Lavendar photoBy Kym Pokorny

Pop some flowers in among the beans and lettuce and you’ll have two times the chance for an edible harvest.

“Edible flowers look great in the garden and on the plate,” said Brooke Edmunds, horticulturist for the  Oregon State University Extension Service. “Some especially pretty and tasty ones are the blue blossoms of borage, classic roses and chamomile with its little, white flowers.”

Others on her list include annuals such as happy orange or yellow flowering calendula, marigold or nasturtium; the distinctive faces of Johnny jump up or pansy; and traditional blue bachelor button. All of these are easy to start by seed indoors right now or directly seeded into the ground when the soil warms up in May. Follow the directions on the back of the seed packet and you’ll be golden. Don’t forget to thin the little seedlings, Edmunds said. Otherwise, they’ll compete each other out of existence.

RoseBy Kym Pokorny

Valentine’s Day is coming up and that means it’s time to pay attention to your loved ones and your roses, too.

On the west side of the Cascade Range, mid-February is generally time to start thinking about pruning, according to Amy Jo Detweiler, a horticulturist with Oregon State University’s Extension Service. In Central Oregon, April or May is the best time. In both cases, take your cue from the plants. When the buds begin to swell and get ready to break open, pull out your pruners.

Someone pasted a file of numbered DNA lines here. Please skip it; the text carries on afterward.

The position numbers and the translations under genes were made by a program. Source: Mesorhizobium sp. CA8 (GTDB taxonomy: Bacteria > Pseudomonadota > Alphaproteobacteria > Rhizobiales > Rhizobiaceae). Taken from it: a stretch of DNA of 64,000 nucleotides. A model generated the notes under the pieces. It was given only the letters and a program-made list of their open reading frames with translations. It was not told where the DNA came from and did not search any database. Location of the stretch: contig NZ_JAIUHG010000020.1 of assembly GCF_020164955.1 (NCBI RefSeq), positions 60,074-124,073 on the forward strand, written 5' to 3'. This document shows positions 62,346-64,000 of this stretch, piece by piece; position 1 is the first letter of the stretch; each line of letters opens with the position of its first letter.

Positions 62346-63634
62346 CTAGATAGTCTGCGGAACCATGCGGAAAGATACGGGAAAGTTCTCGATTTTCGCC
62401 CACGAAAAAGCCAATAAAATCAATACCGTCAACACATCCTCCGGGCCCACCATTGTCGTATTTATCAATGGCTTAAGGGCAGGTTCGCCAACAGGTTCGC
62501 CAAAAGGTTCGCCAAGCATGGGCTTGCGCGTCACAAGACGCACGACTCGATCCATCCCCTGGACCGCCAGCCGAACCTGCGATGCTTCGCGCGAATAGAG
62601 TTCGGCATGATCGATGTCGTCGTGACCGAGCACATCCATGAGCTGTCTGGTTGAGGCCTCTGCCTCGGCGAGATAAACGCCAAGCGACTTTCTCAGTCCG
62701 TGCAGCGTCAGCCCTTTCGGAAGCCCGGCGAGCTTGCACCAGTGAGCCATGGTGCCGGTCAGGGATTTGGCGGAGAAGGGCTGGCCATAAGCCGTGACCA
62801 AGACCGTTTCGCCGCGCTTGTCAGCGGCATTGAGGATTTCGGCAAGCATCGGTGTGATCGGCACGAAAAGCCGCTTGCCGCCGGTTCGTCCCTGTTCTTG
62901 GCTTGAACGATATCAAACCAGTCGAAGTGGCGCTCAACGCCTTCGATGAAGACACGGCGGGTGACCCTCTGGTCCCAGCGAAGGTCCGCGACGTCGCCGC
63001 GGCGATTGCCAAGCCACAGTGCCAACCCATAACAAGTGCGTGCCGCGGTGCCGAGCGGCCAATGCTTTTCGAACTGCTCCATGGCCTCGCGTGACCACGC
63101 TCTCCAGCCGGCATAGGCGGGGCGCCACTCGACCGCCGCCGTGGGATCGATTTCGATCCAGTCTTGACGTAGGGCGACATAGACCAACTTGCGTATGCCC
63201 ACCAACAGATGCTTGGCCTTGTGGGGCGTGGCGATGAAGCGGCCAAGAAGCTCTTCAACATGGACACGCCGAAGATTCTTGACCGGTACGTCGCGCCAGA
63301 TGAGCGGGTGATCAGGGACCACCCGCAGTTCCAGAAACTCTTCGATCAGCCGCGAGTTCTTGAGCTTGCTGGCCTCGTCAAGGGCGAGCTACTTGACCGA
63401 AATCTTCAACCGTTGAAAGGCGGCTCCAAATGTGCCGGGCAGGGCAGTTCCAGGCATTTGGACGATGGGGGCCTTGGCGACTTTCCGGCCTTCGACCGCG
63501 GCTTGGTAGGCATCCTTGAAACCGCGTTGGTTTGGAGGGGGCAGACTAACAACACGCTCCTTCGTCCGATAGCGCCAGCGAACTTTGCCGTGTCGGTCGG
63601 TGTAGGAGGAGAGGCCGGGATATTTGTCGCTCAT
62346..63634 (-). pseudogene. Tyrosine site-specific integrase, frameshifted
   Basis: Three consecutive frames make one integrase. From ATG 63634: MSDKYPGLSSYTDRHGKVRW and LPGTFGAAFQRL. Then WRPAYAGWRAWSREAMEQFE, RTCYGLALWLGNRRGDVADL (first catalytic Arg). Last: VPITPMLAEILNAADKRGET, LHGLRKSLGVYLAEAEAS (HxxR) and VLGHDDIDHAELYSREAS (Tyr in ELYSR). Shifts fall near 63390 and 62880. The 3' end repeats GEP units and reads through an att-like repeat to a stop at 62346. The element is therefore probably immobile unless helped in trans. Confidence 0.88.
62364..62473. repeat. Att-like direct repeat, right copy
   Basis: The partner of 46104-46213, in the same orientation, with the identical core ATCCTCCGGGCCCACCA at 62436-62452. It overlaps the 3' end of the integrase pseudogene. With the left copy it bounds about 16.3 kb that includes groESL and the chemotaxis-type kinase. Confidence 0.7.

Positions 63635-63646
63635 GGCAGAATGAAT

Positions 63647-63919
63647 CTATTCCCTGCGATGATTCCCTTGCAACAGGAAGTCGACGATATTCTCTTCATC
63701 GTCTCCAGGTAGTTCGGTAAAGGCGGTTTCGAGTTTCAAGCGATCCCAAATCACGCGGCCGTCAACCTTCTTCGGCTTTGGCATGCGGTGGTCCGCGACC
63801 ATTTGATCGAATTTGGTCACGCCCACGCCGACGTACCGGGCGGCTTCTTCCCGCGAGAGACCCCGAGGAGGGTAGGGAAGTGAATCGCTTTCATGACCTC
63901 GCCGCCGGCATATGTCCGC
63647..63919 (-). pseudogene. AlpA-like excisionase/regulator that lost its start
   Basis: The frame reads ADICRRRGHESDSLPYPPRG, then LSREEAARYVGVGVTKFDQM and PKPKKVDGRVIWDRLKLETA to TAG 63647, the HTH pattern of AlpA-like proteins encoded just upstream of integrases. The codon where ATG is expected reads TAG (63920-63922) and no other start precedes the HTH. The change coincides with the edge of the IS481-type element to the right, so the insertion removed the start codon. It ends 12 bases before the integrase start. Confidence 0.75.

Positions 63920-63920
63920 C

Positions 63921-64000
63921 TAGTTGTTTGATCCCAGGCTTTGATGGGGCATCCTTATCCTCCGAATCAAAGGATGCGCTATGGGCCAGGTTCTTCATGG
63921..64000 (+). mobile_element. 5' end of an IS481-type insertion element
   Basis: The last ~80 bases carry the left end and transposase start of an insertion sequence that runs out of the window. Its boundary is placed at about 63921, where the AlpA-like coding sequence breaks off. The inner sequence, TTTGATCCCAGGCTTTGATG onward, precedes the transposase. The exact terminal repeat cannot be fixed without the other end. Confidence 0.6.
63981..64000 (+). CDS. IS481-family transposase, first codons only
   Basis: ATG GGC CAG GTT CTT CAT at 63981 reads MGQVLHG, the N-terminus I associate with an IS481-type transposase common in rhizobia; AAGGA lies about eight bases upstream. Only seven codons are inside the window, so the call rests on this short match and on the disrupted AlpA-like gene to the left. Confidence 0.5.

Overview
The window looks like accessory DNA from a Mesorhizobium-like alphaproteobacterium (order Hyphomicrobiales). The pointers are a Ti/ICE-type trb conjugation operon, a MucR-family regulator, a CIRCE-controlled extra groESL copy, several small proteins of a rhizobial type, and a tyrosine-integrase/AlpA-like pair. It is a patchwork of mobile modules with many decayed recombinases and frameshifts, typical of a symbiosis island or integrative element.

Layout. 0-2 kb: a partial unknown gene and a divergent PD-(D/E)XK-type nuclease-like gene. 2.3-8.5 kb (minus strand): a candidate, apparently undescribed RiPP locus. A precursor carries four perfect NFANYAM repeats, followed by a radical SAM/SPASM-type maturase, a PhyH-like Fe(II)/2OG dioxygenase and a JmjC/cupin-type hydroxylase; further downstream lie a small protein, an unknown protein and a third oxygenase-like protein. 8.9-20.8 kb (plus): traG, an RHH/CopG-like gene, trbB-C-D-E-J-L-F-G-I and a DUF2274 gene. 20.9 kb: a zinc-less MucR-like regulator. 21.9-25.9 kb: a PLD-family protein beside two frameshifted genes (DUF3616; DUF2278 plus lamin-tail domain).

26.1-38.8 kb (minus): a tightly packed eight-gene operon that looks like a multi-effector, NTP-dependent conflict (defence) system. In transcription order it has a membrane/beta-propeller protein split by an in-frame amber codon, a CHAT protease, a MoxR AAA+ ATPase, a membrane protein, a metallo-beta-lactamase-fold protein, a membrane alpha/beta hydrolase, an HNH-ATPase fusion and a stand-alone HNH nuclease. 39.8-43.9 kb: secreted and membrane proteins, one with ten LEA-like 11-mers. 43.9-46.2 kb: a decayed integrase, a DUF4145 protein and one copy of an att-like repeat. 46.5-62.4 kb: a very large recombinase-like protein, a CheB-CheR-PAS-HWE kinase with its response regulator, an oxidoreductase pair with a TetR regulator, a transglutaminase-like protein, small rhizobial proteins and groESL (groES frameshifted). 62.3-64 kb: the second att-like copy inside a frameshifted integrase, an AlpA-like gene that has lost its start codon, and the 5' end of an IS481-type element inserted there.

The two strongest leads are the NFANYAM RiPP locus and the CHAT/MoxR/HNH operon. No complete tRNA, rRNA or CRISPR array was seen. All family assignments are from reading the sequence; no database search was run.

Detweiler recommends using bypass pruners rather than anvil because they cut more like scissors and won’t crush the stems. Make sure they are sharp. Have some rubbing alcohol on hand to for dipping the blades in between cuts, especially as you move from rose to rose.

Rust diseaseBy Kym Pokorny
Charmingly warm weather coaxed roses into bloom early this year, which means dealing with the usual diseases and pests earlier, too.

By Denise Ruttan
Image of a rosePhoto by Lynn Ketchum
March is a good time to plant roses in western Oregon.

Roses have such fanciful names and alluring colors, so how do you choose which ones to plant?
"If I'm going to grow roses I tend to grow roses that have fragrance," said Barb Fick, a horticulturist with the Oregon State University Extension Service. “Some people go for color. I also go for disease-resistance.”
Fick advises buying roses that are immune to the fungal threats of rust, powdery mildew and black spot.

McKenzie River Reflections is the weekly newspaper serving Oregon's McKenzie River Valley. Available by mail for $23/yr in Lane County, $29/yr outside Lane. Digital subscriptions are $23/yr. Subscribe at: Purchase copies online at: Read about area communities including Cedar Flat, Walterville, Camp Creek, Leaburg, Vida, Nimrod, Finn Rock, Blue River, Rainbow and McKenzie Bridge.